further to = "in addition to; besides" ?

Arnold Zwicky zwicky at STANFORD.EDU
Sat Oct 23 23:36:11 UTC 2010

On Oct 23, 2010, at 7:09 AM, Jon Lighter wrote:

> I've never noticed this before, and I don't find it in OED. The writer
> refers to the outbreak of war in 1914:
> 1996 Lloyd Clark in Ian Stewart & Susan L. Carruthers, eds. _War, Culture
> and the Media_ (Madison, N.J.: Fairleigh Dickinson U. P.) 40: "War was seen
> by various groups as the way of achieving different things. Further to the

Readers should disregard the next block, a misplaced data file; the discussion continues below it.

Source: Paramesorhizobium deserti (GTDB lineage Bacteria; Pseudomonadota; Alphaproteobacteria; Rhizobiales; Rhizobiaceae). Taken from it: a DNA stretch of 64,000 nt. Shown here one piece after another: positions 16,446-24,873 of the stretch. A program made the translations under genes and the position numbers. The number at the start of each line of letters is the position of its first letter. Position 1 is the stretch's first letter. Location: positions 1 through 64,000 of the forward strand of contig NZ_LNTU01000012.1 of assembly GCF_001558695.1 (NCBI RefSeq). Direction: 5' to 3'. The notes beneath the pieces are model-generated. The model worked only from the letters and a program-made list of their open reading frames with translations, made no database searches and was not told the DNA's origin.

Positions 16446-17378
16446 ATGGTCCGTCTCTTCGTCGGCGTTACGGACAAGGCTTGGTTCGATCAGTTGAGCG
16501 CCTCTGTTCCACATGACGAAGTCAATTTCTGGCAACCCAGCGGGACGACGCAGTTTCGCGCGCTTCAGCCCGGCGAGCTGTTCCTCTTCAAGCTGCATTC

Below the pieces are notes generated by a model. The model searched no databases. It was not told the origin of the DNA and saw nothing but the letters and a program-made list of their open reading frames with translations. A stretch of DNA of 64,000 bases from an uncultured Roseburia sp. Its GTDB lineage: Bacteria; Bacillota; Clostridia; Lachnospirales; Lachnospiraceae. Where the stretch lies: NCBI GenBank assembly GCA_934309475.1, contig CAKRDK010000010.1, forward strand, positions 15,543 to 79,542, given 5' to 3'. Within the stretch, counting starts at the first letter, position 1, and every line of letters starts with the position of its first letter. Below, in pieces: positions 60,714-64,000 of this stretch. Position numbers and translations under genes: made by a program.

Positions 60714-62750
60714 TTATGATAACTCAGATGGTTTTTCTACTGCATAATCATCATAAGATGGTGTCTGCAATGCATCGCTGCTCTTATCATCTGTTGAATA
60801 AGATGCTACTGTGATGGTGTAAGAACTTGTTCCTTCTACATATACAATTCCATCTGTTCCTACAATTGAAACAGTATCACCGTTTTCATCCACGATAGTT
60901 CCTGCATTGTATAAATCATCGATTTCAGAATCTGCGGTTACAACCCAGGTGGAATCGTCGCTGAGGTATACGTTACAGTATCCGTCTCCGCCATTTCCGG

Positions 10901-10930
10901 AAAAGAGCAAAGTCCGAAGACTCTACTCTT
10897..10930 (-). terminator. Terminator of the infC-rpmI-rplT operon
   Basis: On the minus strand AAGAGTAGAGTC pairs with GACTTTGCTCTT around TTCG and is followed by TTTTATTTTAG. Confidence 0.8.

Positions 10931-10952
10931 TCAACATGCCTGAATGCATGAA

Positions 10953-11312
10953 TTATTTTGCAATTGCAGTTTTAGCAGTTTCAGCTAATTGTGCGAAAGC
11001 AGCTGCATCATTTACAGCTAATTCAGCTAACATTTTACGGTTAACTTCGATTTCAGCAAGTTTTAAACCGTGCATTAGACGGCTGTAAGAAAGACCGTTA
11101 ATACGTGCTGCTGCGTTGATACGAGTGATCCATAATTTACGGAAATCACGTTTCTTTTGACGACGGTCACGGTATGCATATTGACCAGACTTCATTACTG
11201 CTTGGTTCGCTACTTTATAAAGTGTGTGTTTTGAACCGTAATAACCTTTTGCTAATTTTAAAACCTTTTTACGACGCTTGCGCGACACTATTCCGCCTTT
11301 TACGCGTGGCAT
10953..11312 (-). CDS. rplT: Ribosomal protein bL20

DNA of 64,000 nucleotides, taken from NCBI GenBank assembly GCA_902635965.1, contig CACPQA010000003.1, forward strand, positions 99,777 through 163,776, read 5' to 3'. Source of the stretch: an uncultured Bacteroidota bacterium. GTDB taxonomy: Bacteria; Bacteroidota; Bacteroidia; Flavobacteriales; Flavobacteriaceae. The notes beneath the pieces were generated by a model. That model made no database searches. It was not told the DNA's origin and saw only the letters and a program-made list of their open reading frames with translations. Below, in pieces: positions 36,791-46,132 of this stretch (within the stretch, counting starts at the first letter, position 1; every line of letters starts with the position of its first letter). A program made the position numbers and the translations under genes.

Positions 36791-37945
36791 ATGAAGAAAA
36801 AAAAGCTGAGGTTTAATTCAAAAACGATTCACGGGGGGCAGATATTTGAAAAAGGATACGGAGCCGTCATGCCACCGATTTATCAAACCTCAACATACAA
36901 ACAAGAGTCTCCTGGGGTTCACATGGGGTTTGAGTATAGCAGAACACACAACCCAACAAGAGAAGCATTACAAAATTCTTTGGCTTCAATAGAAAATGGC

> defeat of Germany and its allies, poets believed that war was an opportunity
> for personal fulfillment.
> Prof. Clark is a prominent British military historian.

(a) i'm familiar with this usage in British (formal/academic) English.

(b) it's a natural development from the 'in addition, also' sentence-adverbial usage of "further". developing a prepositional 'in addition to' use in combination with NPs.

(c) but i too don't find it in the OED. maybe not looking in the right places. oughta get in there.


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